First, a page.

One of the many things that keeps us stuck and in our comfort zone is the fear of making the right decision. Often we don’t make a change we are contemplating because we are fearful. What if I make the wrong choice? What if it turns out to be a horrible mistake? What if everyone will hate me if I do X, Y or Z? However, when we hang on to something out of fear, even though we know at some level that it is time for a change, it isn’t really a comfort zone after all. The limbo of indecision can feel quite uncomfortable. And that discomfort is usually a sign that you are ready to make a change.
The question then becomes, what is the right path? If you have gotten as far as realizing that you want to make a change, then is there really a right or wrong decision path? Perhaps the outcome will not be what you expected—it often doesn’t go as planned. And it is quite possible that the outcome will be downright awful. Nonetheless that doesn’t make the decision wrong. Life is a journey with lots of dips and turns, yet no matter what decision you make, you will learn a lot. I like to think of all choices as perfect, even if they don’t always feel perfect. Although you can’t always undo a choice, quite often if you don’t like the outcome, you can make another change.
Perhaps you have had this experience: You made what felt like a wrong decision, but everything came out all right. For instance, I decided to join a group of executive coaches when I first left my corporate role. I love the work they do, but after I had signed on I felt nauseous. It took me several months after joining the group to fully realize that we were not the right matches for each other. It was an uncomfortable experience. And I am grateful that I went through the experience. It clarified what I wanted for my work—complete independence—but it gave me a safety net when I left my corporate gig. And my body knew before my head caught up that joining their group was wrong for me. What wonderful learning!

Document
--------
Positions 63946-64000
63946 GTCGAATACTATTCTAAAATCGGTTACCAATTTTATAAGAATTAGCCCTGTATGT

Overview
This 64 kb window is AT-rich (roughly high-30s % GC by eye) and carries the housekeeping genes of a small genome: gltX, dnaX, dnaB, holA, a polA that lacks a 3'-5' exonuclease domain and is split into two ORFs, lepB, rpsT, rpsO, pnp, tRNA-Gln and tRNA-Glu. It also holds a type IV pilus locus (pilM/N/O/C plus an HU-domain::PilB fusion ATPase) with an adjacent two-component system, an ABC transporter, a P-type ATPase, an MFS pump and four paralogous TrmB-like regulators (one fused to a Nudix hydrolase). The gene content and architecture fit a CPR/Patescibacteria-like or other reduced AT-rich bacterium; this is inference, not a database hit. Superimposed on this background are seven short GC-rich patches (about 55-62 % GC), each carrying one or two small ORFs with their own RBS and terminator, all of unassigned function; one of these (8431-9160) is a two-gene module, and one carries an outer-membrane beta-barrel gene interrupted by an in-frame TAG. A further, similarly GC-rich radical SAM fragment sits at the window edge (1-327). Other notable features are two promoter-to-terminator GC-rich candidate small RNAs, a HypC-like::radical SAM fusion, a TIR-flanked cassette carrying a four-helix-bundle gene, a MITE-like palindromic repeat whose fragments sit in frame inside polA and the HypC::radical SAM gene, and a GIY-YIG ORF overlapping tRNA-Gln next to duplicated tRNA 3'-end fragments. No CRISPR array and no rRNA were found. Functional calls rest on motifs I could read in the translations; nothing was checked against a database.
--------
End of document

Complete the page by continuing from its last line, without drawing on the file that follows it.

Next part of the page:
Usually when we are struggling to make a decision, we actually already know which way we want to go—we just fear that our want won’t match up to the reality of what we experience. So we stay stuck and waffle on the decision or we make a choice that doesn’t serve us. But if you are already at the point of waffling—hear this—you know what to do and you know that you are ready to make that choice. You just need a little push.
The push can come from your body if you tap into your body knowledge. My body knew that joining the coaching group wasn’t for me even though I ignored it for too long. Here is a method you can try. When you think of the choices you have in front of you—should I stay or leave your job, should I go on vacation or do a staycation, should I eat this or that, should I change fields or not—test how each option feels in your body.
For example, say you are considering whether or not to leave a job. First consider staying and notice any sensations in your body. Locate the body sensation and describe it. Do you feel tension in your chest or pain in your stomach or stress somewhere in your body? Or do you feel calm or relaxed or even find yourself smiling? Now contemplate your other option of leaving the position. Again locate the body sensation and describe it. Do you feel discomfort or do you feel wonderful? Usually the body is very adept at uncovering your true feelings about one choice over another. If you practice listening to your body, it can be very helpful for making choices in support of the life you want.
And the goal is most certainly to make choices that serve you. Make choices that help you to learn and grow and find joy and fulfillment and even make you stretch and feel uncomfortable at times. Just don’t feel trapped in a situation because you believe you have to make the absolutely right decision. Use your body senses and thoughts to help guide your choice, but realize that no matter what, your life will be fuller because you have ventured out of your comfort zone.